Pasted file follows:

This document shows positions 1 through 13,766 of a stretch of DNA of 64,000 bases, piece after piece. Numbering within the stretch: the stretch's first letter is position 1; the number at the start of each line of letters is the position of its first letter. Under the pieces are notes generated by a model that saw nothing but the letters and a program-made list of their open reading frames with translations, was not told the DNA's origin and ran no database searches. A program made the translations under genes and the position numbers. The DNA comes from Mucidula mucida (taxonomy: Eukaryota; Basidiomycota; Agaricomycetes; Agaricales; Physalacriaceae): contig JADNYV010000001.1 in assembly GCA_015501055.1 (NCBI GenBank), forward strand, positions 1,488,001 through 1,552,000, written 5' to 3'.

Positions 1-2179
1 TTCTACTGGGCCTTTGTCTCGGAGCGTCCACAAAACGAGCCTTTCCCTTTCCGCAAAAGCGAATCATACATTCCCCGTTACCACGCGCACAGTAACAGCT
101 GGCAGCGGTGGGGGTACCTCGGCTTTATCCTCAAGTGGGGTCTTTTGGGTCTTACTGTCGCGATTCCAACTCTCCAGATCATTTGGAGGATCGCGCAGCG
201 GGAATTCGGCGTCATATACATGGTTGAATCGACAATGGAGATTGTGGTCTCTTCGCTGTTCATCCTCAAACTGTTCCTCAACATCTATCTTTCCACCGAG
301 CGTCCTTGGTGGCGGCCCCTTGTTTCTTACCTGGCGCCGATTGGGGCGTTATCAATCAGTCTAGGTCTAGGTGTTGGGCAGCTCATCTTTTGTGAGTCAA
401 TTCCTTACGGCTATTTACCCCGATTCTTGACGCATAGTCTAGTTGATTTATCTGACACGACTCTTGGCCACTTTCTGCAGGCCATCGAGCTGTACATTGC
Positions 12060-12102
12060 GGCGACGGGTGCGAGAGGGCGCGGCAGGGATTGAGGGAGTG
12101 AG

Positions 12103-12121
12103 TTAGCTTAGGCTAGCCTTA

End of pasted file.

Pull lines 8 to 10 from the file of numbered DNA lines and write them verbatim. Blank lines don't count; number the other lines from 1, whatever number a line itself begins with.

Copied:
Positions 12060-12102
12060 GGCGACGGGTGCGAGAGGGCGCGGCAGGGATTGAGGGAGTG
12101 AG